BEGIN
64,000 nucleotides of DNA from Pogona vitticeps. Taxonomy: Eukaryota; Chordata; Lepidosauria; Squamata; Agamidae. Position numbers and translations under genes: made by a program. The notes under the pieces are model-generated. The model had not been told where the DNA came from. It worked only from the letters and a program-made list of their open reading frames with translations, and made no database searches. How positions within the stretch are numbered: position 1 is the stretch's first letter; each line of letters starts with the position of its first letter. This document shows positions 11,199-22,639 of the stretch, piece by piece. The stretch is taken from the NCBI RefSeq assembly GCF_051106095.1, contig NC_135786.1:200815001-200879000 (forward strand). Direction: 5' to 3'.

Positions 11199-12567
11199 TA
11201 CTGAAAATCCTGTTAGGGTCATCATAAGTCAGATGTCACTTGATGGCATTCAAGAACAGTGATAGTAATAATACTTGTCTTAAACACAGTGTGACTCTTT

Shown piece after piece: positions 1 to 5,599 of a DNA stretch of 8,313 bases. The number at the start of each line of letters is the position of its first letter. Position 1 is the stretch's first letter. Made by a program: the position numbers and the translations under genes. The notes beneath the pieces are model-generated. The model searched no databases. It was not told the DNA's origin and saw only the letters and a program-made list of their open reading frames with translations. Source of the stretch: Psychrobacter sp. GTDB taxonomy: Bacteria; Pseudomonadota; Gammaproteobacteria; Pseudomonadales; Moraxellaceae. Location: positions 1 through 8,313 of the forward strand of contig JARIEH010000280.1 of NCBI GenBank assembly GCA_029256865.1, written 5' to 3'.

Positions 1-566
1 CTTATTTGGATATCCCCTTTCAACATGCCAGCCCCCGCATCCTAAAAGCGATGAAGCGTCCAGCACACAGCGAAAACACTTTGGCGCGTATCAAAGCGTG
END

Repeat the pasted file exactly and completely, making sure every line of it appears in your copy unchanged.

64,000 nucleotides of DNA from Pogona vitticeps. Taxonomy: Eukaryota; Chordata; Lepidosauria; Squamata; Agamidae. Position numbers and translations under genes: made by a program. The notes under the pieces are model-generated. The model had not been told where the DNA came from. It worked only from the letters and a program-made list of their open reading frames with translations, and made no database searches. How positions within the stretch are numbered: position 1 is the stretch's first letter; each line of letters starts with the position of its first letter. This document shows positions 11,199-22,639 of the stretch, piece by piece. The stretch is taken from the NCBI RefSeq assembly GCF_051106095.1, contig NC_135786.1:200815001-200879000 (forward strand). Direction: 5' to 3'.

Positions 11199-12567
11199 TA
11201 CTGAAAATCCTGTTAGGGTCATCATAAGTCAGATGTCACTTGATGGCATTCAAGAACAGTGATAGTAATAATACTTGTCTTAAACACAGTGTGACTCTTT

Shown piece after piece: positions 1 to 5,599 of a DNA stretch of 8,313 bases. The number at the start of each line of letters is the position of its first letter. Position 1 is the stretch's first letter. Made by a program: the position numbers and the translations under genes. The notes beneath the pieces are model-generated. The model searched no databases. It was not told the DNA's origin and saw only the letters and a program-made list of their open reading frames with translations. Source of the stretch: Psychrobacter sp. GTDB taxonomy: Bacteria; Pseudomonadota; Gammaproteobacteria; Pseudomonadales; Moraxellaceae. Location: positions 1 through 8,313 of the forward strand of contig JARIEH010000280.1 of NCBI GenBank assembly GCA_029256865.1, written 5' to 3'.

Positions 1-566
1 CTTATTTGGATATCCCCTTTCAACATGCCAGCCCCCGCATCCTAAAAGCGATGAAGCGTCCAGCACACAGCGAAAACACTTTGGCGCGTATCAAAGCGTG